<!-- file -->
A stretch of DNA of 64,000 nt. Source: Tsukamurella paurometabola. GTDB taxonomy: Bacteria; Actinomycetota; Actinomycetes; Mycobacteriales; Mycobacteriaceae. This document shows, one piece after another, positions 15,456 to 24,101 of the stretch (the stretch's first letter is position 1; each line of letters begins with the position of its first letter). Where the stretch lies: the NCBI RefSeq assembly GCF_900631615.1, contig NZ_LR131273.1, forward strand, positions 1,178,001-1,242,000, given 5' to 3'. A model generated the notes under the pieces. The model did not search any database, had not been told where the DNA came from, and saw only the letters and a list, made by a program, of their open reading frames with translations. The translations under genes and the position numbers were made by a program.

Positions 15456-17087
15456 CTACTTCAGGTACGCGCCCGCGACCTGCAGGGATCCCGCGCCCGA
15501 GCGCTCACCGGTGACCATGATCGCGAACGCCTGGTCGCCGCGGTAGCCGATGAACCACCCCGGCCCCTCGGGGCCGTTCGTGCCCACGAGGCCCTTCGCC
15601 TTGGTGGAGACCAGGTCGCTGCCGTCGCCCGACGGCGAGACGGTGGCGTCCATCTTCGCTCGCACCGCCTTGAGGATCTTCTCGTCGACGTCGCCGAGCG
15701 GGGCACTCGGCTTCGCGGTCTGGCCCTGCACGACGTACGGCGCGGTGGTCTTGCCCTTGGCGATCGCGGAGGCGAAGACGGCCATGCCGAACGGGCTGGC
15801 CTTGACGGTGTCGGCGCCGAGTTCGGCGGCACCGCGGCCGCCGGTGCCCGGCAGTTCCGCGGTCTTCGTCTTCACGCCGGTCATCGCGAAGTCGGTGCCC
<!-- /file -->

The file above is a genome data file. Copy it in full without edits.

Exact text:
A stretch of DNA of 64,000 nt. Source: Tsukamurella paurometabola. GTDB taxonomy: Bacteria; Actinomycetota; Actinomycetes; Mycobacteriales; Mycobacteriaceae. This document shows, one piece after another, positions 15,456 to 24,101 of the stretch (the stretch's first letter is position 1; each line of letters begins with the position of its first letter). Where the stretch lies: the NCBI RefSeq assembly GCF_900631615.1, contig NZ_LR131273.1, forward strand, positions 1,178,001-1,242,000, given 5' to 3'. A model generated the notes under the pieces. The model did not search any database, had not been told where the DNA came from, and saw only the letters and a list, made by a program, of their open reading frames with translations. The translations under genes and the position numbers were made by a program.

Positions 15456-17087
15456 CTACTTCAGGTACGCGCCCGCGACCTGCAGGGATCCCGCGCCCGA
15501 GCGCTCACCGGTGACCATGATCGCGAACGCCTGGTCGCCGCGGTAGCCGATGAACCACCCCGGCCCCTCGGGGCCGTTCGTGCCCACGAGGCCCTTCGCC
15601 TTGGTGGAGACCAGGTCGCTGCCGTCGCCCGACGGCGAGACGGTGGCGTCCATCTTCGCTCGCACCGCCTTGAGGATCTTCTCGTCGACGTCGCCGAGCG
15701 GGGCACTCGGCTTCGCGGTCTGGCCCTGCACGACGTACGGCGCGGTGGTCTTGCCCTTGGCGATCGCGGAGGCGAAGACGGCCATGCCGAACGGGCTGGC
15801 CTTGACGGTGTCGGCGCCGAGTTCGGCGGCACCGCGGCCGCCGGTGCCCGGCAGTTCCGCGGTCTTCGTCTTCACGCCGGTCATCGCGAAGTCGGTGCCC